DUBLIN: Switzerland may legislate for a ban on full facial coverings in public places. The proposal was backed by 51.21% of Swiss voters and a majority of federal Switzerland’s cantons.
The new ban means that no one can completely cover their face, whether in shops or in open areas. There will be exceptions for places including worship centres.
Seeing Muslim women without Islamic full-face veils is an unusual sight on Swiss streets. Yet there were only very narrow support for banning full facial coverings in public places.
The vote comes after years of negotiations following similar bans in other European countries and some Muslim-majority countries. The proposal did not mention the burqa or niqab, which leaves the eyes uncovered.
A 2019 Federal Statistical Office survey found that Muslims make up only 5.5% of the Swiss population. Most of them have roots in Yugoslavia. Switzerland is a rich country with a population of 8.6 million.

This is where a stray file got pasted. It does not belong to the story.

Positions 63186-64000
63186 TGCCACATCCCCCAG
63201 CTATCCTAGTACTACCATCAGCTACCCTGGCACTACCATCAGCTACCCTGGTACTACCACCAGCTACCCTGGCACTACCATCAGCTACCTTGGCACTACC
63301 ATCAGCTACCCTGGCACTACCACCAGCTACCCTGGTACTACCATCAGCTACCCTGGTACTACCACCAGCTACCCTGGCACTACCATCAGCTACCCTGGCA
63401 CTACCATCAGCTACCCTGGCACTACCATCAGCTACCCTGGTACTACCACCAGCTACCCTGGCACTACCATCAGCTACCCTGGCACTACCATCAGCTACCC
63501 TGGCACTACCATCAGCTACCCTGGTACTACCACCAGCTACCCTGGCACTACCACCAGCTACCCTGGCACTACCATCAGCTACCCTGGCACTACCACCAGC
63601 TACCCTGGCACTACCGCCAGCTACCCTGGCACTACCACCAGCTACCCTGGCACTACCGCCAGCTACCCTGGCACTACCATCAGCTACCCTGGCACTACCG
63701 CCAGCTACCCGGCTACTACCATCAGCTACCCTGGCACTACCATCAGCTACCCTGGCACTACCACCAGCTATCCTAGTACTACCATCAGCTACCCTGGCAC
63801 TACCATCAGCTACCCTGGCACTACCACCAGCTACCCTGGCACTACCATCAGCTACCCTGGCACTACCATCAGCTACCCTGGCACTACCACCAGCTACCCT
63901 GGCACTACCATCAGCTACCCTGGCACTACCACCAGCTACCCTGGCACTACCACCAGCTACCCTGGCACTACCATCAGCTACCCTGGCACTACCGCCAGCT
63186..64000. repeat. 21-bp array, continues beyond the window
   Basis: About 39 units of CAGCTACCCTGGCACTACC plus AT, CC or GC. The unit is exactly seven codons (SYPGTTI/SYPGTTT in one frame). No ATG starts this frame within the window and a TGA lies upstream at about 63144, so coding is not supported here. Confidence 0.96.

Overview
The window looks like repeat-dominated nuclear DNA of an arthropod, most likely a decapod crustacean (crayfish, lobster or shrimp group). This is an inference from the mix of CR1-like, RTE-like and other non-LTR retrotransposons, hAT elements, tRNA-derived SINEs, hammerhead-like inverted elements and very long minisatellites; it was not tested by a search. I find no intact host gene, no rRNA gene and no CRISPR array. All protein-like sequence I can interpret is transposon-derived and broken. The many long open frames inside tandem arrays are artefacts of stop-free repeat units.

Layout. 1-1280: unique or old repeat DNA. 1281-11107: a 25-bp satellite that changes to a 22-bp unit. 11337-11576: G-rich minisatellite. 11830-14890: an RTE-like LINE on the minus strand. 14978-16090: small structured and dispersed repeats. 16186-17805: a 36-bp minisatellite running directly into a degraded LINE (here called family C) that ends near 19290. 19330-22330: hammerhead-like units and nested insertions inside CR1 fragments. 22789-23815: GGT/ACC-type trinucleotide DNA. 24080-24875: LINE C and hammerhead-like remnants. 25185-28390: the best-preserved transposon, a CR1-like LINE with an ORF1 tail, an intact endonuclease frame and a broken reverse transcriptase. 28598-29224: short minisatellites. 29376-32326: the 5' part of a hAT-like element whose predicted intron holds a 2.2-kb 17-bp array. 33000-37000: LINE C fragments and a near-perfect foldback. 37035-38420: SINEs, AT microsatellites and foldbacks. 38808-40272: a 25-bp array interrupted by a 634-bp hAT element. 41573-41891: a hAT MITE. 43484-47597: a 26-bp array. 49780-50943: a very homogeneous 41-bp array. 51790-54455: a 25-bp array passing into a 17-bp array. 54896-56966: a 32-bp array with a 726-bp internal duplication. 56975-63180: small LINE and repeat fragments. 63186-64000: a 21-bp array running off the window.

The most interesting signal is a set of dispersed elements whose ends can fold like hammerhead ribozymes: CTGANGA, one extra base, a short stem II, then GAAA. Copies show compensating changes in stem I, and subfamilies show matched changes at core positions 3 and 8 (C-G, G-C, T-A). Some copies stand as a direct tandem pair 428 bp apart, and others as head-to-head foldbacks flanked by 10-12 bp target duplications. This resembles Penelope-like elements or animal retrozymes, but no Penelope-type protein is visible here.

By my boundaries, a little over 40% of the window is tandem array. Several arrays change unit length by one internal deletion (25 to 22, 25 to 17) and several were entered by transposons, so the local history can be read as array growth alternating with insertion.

Here, where the system of direct democracy exists, national voting can take place on any issue that collects 100,000 signatures. Every three months, there will be rounds of votes.
A 2009 vote that banned the construction of minaret towers on mosque sparked protests in some foreign countries.
“Besides being useless, this text is racist and sexist,” said Ines El-Shikh, spokeswoman for the Purple Headscarves feminist Muslim women’s group.
Jean-Luc Addor, campaign spokesman for the right-wing Swiss People’s Party (SVP), said that the full-face veil “is an extreme form of Islam.”
He said that “fortunately” there are not many women wearing burqa in Switzerland. But the spokesman added: “when a problem exists, we deal with it before it gets out of control”.
There were poster campaigns in and out of the cities for and against the law.
Stop radical Islam! and Stop extremism! And also rival posters saying: No to an absurd, useless and Islamophobic ‘anti-burqa’ law.
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